this review was originally penned for the Forbidden Planet Blog
Well, it’s been one hell of a weekend here in Edinburgh for the comic creators, publishers and readers. I’ve been along to the Edinburgh International Book Festival for many years, and in the last few years I’ve been covering some very fine graphic novel events. This year, however, was on a totally different scale with the Stripped strand of comics related events, from workshops for younger readers (whipping Gary Northfield into the venue full of excited young readers then locking him in with paper and pencils) to events with up and coming younger talent (from Gareth Brookes to Will Morris to Gillen and McKelvie), top-level home-grown talent (Neil Gaiman, Grant Morrison, Bryan Talbot) to some of the most acclaimed comics creators from round the world (Joe Sacco, Chris Ware, Rutu Modan and more). The events went from workshops to talks to quick interviews, live Twitter sessions and great events in the Spiegeltent such as a live draw and a ‘literary death match’ which included many of the writers and artists in Charlotte Square, including Neil Gaiman, Paul Cornell and Emma Vieceli. And not forgetting a two day mini comic fair that gave a brilliant stage (in a handsome historic setting, no less) to our vibrant small press creators. Then we also had the very first 9th Art Award (scooped by one of our former Commentary guests Stephen Collins for The Gigantic Beard That Was Evil). What a weekend…
While we had some Stripped events earlier in the Book Festival (which you must remember is a huge event in the world literary calender – over two weeks of events and over eight hundred authors, there really is nothing else quite on this scale), most notably the events with Joe Sacco and Chris Ware, who had individual events and then a cracking double-header event which was a pleasure to see (my report is here on the blog and the entire event, plus some short interviews, is now available to watch in video form – see here), the main concentration of Stripped events was planned around a long weekend, from Friday through to this Monday. I’ve been there for that whole busy but wonderful weekend and my head is still whirling a little bit from it and the intensity. As regular readers know I usually write up individual posts on each of the graphic novel events at the Book Fest, but frankly this year’s scale and sheer busy nature makes that impractical (besides which a team of comickers such as our own Nicola Love, DTT’s Jeremy Briggs, Edward Ross and Metaphrog have been filing reports and interviews which you can check out here) and if I tried to do so I would still be writing by the time my few days off to recover had passed! So this year instead I’m just going to post a report on my whole Book Festival/Stripped experience over that weekend and what I think it says about our medium and how it being perceived right now. Apologies if that means it sometimes becomes a little rambling, but I will bung in plenty of photos too!
The first gig of the busy weekend for me was with Blank Slate Books alumni Will Morris, discussing his beautiful The Silver Darlings on stage with local creator Edward Ross (creator of, among others, the fine Filmish series I’ve reported on here before) and Dundee-based academic Doctor Chris Murray (in his trademark radioactive glow shirt). Will talked of his early comics reading and influences (unsurprisingly Chris Ware’s name came up several times from both the boys during this part of the conversation), while Edward noted that, like quite a few of us he read comics when younger then drifted away in late teens and early 20s, before being introduced to creators who hooked the adult reader in him back to the medium, eventually leading him to start dabbling with his own comics, using his love of films to inspire what would become Filmish. I’ve hugely enjoyed the very different work of both creators and it was a pleasure to see such up and coming talent on stage at such a major event.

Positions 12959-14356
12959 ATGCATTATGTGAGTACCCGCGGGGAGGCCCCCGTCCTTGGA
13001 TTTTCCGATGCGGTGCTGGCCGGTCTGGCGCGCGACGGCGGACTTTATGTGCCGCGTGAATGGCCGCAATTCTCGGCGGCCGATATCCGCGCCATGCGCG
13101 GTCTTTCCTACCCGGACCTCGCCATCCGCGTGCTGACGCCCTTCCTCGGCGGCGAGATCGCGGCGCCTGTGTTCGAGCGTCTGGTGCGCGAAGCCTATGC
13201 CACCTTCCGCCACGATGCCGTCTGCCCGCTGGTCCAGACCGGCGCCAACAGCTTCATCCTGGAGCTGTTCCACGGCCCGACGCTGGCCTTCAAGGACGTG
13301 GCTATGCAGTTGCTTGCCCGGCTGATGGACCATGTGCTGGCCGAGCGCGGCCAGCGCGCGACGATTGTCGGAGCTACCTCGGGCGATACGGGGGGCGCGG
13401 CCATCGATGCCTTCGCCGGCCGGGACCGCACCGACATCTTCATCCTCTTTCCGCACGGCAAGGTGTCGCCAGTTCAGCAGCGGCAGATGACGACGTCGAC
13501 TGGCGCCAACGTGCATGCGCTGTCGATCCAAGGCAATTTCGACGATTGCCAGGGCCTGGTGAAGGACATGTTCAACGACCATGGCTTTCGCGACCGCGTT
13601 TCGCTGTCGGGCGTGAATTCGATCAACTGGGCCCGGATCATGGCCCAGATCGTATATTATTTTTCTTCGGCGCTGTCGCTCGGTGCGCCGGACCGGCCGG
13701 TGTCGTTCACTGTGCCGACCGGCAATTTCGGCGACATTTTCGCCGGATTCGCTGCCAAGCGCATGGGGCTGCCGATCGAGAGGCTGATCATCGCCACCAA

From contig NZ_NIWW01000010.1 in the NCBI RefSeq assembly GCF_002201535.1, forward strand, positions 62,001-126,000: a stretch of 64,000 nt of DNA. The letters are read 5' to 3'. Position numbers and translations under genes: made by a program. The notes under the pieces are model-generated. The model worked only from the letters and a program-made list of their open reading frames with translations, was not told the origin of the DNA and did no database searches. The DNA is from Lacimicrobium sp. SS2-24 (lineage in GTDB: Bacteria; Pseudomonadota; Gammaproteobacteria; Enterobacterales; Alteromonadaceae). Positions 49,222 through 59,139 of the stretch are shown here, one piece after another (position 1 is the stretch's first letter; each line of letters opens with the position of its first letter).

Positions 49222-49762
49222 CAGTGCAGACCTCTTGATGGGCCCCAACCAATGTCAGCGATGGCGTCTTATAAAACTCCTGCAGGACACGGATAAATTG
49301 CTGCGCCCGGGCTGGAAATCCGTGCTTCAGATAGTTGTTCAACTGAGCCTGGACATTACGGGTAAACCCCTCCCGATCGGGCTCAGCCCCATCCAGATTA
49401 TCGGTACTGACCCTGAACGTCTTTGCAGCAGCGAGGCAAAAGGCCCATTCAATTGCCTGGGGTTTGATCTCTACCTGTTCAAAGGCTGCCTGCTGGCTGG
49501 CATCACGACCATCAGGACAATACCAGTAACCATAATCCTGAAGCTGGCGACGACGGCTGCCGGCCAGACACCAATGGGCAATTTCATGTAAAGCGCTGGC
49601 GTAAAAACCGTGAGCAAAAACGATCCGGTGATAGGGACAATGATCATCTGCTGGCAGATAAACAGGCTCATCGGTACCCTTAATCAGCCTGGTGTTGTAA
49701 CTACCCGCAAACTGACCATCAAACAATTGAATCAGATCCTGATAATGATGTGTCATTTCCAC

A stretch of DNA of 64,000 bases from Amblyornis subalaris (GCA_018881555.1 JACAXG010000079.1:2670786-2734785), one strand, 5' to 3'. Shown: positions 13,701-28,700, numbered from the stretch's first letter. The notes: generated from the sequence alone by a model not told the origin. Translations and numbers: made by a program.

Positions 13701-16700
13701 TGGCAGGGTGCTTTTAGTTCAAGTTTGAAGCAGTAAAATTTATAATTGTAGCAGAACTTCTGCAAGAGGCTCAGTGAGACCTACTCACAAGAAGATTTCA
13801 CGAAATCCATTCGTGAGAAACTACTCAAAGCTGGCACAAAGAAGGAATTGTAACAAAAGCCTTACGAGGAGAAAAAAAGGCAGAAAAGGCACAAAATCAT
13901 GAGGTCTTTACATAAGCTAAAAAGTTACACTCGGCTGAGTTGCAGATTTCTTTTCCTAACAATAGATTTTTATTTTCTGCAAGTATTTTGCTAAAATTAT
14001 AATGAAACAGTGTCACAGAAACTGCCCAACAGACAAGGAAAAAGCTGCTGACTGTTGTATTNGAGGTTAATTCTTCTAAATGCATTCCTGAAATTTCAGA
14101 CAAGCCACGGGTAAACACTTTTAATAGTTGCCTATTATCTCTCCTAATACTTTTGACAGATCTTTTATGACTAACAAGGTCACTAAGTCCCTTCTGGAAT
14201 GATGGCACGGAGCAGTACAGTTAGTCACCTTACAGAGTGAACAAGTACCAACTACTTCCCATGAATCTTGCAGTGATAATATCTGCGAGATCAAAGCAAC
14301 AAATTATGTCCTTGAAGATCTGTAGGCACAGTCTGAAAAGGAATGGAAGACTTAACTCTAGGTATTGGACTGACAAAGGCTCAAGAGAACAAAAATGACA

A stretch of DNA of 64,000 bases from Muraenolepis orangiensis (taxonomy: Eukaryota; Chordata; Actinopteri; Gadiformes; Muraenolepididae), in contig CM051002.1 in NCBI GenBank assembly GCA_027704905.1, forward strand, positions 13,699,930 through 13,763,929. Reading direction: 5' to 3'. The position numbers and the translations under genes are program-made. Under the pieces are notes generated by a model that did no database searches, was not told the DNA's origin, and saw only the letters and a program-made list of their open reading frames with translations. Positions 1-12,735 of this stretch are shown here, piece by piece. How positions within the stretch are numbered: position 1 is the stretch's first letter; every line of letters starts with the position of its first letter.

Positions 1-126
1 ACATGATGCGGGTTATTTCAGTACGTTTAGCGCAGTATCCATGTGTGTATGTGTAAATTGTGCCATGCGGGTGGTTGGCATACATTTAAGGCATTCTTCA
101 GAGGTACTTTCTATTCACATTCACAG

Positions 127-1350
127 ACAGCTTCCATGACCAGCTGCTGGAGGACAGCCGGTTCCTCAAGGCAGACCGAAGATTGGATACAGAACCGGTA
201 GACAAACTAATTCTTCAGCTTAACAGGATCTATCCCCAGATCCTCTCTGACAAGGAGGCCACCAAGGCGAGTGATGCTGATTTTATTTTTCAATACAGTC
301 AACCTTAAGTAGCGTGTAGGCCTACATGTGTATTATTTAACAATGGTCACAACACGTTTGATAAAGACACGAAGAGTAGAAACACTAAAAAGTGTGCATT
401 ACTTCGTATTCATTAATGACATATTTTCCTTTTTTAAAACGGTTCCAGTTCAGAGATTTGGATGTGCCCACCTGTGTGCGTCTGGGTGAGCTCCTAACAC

My weekend then went into overdrive, after sitting in the audience and enjoying listening to Ed and Will discuss their work, then meeting a bunch of comickers in the author’s tent. And yes, being allowed access to the sacred enclosure of the author’s yurt is exactly as exciting as you are imagining it is. I count myself very fortunate that over my years in the book trade I’ve got to meet a whole range of authors and artists, and it’s one of the nicest perks of the job, especially as most I’ve met are very lovely people, very friendly to chat away to (I’m sure many of you have experienced the same when getting to chat to creators when getting your books signed) and we’ve been lucky that those contacts have often lead to us getting some of those creators on to guest here on the blog so everyone gets a taster. So I’m not unused to meeting authors, but holy drokk, this was on a ridiculous scale in such a small space! Every visit to the author’s yurt you would bump into several more comickers, then some more. Quite a few I knew already, there were more I had the pleasure of meeting for the first time (such as Robbie Morrison and Jim Murray, there with their excellent Drowntown). And then on a warm late summer evening Grant Morrison strolls into the scene. Yes, it was one of those weekends where things like that just happened (go on, those of you who were there, how often between events as you relaxed in the gardens of Charlotte Square did you spot favourite creators wandering about? It’s a great festival pastime!).
Bryan Talbot, of course, goes way back with Grant, the pair of them being an integral part of one of the early attempts to create something new in comics for a mature readership (in some ways well ahead of its time), with Near Myths, which came out of the old Edinburgh Science Fiction Bookshop, which became the Edinburgh Forbidden Planet (our very own Kenny was often to be found in that old specialist emporium as the ‘Saturday boy’), and he was kind enough to introduce us properly. Less than an hour later and I’m walking onto a stage in a packed theatre with Grant… Yes, first time I’ve been asked to chair an event at the Book Festival and the first one was with one of the biggest names in the medium. So, no pressure there at all, eh?